Anxiety before period? Follow these tips!

How to treat your anxiety before period? Getting your period can be stressful and anxiety provoking. But it is important to mange this anxiety the correct way! Find out how!

How to manage anxiety before period? Let’s find out!

Dealing with anxiety before your period, commonly known as premenstrual anxiety or premenstrual dysphoric disorder (PMDD), can be challenging and disruptive to your daily life. However, there are several strategies you can use to manage and alleviate anxiety symptoms during this time. Here are some effective ways to treat anxiety before your period:

  1. Maintain a Healthy Lifestyle: A healthy lifestyle can help alleviate anxiety symptoms and promote overall well-being. Make sure to prioritize regular exercise, healthy eating habits, and sufficient sleep. Physical activity releases endorphins, which are natural mood lifters, while a balanced diet and adequate sleep support hormonal balance and emotional stability.

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  1. Practice Stress-Relief Techniques: Engage in stress-relief techniques to calm your mind and relax your body. Deep breathing exercises, meditation, progressive muscle relaxation, and yoga are effective methods for reducing anxiety and promoting relaxation. Incorporate these practices into your daily routine, especially during the premenstrual period, to manage stress and anxiety levels.

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  1. Monitor Your Menstrual Cycle: Tracking your menstrual cycle can help you anticipate and prepare for the onset of premenstrual symptoms, including anxiety. Use a menstrual calendar or a smartphone app to monitor your cycle and identify patterns in your mood and symptoms. By being aware of when anxiety tends to peak, you can implement coping strategies proactively.
  2. Dietary Modifications: Certain dietary modifications may help alleviate anxiety symptoms before your period. Limiting caffeine intake, avoiding sugary foods and refined carbohydrates, and increasing your consumption of fruits, vegetables, whole grains, and lean proteins can help stabilize blood sugar levels and minimize mood swings associated with hormonal fluctuations.
  3. Herbal Supplements: Some herbal supplements have been shown to have calming effects and may help reduce anxiety symptoms. For example, supplements such as chamomile, passionflower, and valerian root are known for their natural sedative properties. However, it’s essential to consult with a healthcare professional before taking any herbal supplements, especially if you’re already taking medications or have underlying health conditions.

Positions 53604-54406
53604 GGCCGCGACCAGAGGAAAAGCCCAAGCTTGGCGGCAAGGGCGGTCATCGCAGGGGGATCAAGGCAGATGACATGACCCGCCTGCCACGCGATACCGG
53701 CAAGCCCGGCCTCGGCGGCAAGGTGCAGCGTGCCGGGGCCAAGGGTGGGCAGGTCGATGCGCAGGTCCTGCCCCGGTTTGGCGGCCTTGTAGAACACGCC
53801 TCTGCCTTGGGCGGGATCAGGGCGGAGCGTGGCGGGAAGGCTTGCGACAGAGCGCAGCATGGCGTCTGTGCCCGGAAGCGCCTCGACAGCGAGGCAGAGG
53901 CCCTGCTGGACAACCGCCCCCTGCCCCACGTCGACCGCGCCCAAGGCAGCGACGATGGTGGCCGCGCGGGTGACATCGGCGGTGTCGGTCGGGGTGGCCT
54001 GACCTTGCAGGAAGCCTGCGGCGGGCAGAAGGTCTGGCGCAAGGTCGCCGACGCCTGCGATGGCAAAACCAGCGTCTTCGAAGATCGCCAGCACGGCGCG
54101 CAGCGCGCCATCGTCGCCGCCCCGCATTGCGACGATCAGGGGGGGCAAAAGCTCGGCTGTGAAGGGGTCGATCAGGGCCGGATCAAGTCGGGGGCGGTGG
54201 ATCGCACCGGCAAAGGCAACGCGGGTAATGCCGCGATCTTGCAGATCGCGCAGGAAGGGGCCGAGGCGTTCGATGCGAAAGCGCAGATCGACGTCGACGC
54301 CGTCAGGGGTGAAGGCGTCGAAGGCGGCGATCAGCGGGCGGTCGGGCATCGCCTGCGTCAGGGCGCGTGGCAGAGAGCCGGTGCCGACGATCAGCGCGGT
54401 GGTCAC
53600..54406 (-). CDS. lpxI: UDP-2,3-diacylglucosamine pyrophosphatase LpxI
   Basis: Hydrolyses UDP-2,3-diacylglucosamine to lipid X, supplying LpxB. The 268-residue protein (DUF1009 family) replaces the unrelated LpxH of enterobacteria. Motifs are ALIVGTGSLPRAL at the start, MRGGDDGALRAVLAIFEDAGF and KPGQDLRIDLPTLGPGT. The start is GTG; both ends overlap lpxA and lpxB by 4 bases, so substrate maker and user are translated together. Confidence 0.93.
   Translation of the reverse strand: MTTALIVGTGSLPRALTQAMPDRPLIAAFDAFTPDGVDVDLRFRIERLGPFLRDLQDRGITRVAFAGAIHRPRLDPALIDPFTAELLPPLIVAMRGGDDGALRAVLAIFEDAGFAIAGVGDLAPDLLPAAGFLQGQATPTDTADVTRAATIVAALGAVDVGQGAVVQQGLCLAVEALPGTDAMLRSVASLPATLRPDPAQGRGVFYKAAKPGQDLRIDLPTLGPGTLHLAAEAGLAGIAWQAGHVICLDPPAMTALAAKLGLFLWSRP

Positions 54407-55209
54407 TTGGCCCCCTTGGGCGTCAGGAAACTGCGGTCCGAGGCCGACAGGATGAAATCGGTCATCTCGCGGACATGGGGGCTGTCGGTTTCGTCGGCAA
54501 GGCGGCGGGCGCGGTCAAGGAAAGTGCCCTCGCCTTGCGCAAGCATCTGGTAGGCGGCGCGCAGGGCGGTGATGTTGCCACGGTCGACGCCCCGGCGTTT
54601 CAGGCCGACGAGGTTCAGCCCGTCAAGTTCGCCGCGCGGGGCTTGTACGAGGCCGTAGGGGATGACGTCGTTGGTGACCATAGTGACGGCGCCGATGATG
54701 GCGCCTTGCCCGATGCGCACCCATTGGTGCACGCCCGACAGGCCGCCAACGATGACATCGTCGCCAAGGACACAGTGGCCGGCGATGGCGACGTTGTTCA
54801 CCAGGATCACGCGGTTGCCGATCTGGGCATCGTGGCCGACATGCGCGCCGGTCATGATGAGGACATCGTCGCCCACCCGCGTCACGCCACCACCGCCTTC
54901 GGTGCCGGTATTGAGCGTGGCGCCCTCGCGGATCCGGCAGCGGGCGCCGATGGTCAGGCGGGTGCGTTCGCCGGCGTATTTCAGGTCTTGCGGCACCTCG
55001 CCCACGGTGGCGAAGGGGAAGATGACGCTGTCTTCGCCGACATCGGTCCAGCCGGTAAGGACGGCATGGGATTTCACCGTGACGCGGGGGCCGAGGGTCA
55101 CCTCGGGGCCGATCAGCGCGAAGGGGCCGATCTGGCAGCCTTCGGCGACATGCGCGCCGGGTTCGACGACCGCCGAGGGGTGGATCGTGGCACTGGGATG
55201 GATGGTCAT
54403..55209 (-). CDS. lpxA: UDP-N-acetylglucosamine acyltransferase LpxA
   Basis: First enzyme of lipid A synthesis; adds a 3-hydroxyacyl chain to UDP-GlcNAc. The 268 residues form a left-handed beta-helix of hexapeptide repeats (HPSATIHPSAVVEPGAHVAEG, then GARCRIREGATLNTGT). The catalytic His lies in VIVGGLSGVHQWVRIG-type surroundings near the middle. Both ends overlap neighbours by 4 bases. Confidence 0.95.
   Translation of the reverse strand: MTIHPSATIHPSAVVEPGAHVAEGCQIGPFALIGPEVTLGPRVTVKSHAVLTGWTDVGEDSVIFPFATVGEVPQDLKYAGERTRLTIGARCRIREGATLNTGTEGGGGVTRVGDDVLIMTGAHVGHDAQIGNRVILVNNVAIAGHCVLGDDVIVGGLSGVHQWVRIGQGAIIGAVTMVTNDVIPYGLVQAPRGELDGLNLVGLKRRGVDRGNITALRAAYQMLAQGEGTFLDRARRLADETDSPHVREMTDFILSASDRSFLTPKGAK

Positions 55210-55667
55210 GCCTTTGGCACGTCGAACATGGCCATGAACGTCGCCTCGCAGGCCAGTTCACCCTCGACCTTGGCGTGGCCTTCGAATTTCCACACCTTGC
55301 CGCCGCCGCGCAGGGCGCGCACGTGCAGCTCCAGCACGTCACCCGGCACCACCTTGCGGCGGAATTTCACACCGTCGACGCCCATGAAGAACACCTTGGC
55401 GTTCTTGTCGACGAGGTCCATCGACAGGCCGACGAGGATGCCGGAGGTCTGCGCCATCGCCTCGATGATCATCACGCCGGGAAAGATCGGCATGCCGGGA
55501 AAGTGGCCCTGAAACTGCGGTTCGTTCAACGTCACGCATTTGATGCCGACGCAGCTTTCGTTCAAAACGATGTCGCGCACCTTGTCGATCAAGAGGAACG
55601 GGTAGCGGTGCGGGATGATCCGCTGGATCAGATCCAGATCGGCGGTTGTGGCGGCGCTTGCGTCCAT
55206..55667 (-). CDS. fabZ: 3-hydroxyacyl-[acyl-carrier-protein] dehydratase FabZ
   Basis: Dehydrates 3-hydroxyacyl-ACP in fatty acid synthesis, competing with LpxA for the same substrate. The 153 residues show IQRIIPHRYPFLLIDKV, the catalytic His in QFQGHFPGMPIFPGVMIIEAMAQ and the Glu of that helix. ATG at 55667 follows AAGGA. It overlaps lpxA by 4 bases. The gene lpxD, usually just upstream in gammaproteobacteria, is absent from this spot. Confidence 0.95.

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  1. Cognitive-Behavioral Therapy (CBT): Cognitive-behavioral therapy is a type of psychotherapy that focuses on identifying and changing negative thought patterns and behaviors that contribute to anxiety. CBT can help you develop coping skills, challenge irrational beliefs, and learn relaxation techniques to manage anxiety effectively. Consider seeking therapy from a qualified mental health professional who specializes in treating anxiety disorders.
  2. Medication: In some cases, medication may be prescribed to alleviate severe anxiety symptoms associated with premenstrual dysphoric disorder (PMDD). Selective serotonin reuptake inhibitors (SSRIs), such as fluoxetine (Prozac) and sertraline (Zoloft), are commonly used to treat PMDD by regulating serotonin levels in the brain. However, medication should only be used under the guidance of a healthcare provider, and the benefits and risks should be carefully considered.

  1. Support Network: Surround yourself with a supportive network of friends, family members, or support groups who understand and validate your experiences. Talking openly about your feelings and seeking support from others can help reduce feelings of isolation and provide emotional comfort during challenging times.

Managing anxiety before your period requires a multifaceted approach that addresses physical, emotional, and lifestyle factors. By incorporating these strategies into your routine and seeking support when needed, you can effectively manage premenstrual anxiety and improve your overall quality of life. If your symptoms persist or worsen, don’t hesitate to seek professional help from a healthcare provider or mental health professional.

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Harshita Bajaj

Harshita has a background in Psychology and Criminology and is currently pursuing her PhD in Criminology. She can be found reading crime thrillers (or any other book for that matter) or binge-watching shows on Netflix when she is not in hibernation.
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